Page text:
This week the 10,000th M.A.Q. (Martial Art Quiz) was completed. Ten thousand people have racked their brains. And because we delete repeat attempts, that even allows for those who took the quiz again immediately in order to get a better score. Wow. That's a lot of people. (Not all of them bought the book, heh.)
There are currently over 380 questions in the quiz database, and you get asked 15 each time you take the quiz. The quiz is tricky because it deliberately doesn't ask you much about your own art — that would be too easy — and because, in true Fudebakudo style, it draws from eclectic sources. So in fact the logs show a further 8000+ people started but never got to the end.
The average score for all completed quizzes is 12.49 (that's from a possible range of -15 to +30).
The most common complaint I have received regarding the MAQ is "it's dumb" — which seems to mean "I couldn't answer the questions"… So I haven't done much about that.
But the other grumble is that there are too many questions about Entertainment (that's one of the categories from which questions are chosen). That's an interesting one. Some people don't think they should know who Hong Kong Phooey was. And they may have a point, but I think the role of the mass media (even cartoons) is an undeniable influence over the practice of martial arts in the West. Of course, Bruce Lee is usually cited as the classic example of this (his films really introduced kung fu to the West), but even the documentary-like realism of Karate Kid or Crouching Tiger (and, yes, you too can take a guilty bow, Mr Seagal) significantly affects the attitude to, and uptake of, martial arts outside their native lands. I'm sure many practitioners don't like to admit this because it's neither good for machismo or credibility to acknowledge that some of the people in the same class (not yourself, obviously) are only there because they secretly fancy themselves as Tony Jaa in Ong Bak or — God help them — Tom Cruise in The Last Samurai. Even the current popularity of MMA (with Brazilian jujutsu leading the way) has been driven not because it is a more functional system of effective combat (although it may well be), but because it coincided with the rise in demand for pay-per-view TV fight material. Yes, I know there never was a Gracie/Hong Kong Phooey grudge match, but it's still all to do with how martial arts get into the public consciousness.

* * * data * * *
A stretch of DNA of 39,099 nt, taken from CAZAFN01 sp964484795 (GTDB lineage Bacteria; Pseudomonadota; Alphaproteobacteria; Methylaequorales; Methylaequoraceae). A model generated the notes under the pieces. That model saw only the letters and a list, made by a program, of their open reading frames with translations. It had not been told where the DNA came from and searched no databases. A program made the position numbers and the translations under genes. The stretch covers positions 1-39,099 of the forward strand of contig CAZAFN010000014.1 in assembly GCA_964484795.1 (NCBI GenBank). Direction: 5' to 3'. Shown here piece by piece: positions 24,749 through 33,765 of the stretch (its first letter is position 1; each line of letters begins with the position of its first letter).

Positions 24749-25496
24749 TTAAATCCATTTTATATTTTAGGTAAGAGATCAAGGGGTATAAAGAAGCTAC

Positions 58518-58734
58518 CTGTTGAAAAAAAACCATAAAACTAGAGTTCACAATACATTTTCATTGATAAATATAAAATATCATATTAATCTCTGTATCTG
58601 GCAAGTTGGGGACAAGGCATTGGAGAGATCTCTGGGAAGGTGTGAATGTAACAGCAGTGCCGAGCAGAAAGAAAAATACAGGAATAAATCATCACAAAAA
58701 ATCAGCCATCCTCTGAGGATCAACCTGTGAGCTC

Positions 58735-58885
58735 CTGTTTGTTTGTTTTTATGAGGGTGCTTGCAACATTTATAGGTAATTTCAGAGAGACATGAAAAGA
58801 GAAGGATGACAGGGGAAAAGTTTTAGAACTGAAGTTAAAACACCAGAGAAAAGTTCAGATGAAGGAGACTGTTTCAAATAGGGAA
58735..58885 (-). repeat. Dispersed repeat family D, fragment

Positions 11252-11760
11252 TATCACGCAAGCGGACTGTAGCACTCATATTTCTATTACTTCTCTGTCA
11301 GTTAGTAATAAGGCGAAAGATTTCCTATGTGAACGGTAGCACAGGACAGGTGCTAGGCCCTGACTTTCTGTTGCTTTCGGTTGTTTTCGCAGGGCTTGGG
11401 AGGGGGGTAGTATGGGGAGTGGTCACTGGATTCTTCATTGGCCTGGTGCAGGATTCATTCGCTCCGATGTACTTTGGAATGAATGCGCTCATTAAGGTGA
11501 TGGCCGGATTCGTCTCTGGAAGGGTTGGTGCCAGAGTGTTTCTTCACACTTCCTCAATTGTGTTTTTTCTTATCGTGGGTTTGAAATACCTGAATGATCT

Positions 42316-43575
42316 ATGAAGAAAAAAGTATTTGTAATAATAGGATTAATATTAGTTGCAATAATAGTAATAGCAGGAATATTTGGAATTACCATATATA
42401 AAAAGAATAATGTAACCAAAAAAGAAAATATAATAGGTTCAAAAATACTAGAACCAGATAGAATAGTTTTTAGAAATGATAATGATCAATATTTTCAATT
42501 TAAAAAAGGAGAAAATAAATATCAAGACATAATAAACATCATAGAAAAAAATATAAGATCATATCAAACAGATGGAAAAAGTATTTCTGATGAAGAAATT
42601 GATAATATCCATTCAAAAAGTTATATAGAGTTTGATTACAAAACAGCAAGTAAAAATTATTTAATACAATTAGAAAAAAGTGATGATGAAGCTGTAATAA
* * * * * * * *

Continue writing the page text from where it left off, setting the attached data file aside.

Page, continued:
Incidentally the MAQ is a rolling project and I am always adding a question or two to the database. So if you think you have a particularly insightful question that should be in there, please have a look at the submission guidelines and consider sending something in.
Oh yes, that grudge match. Phooey woud win, no problem.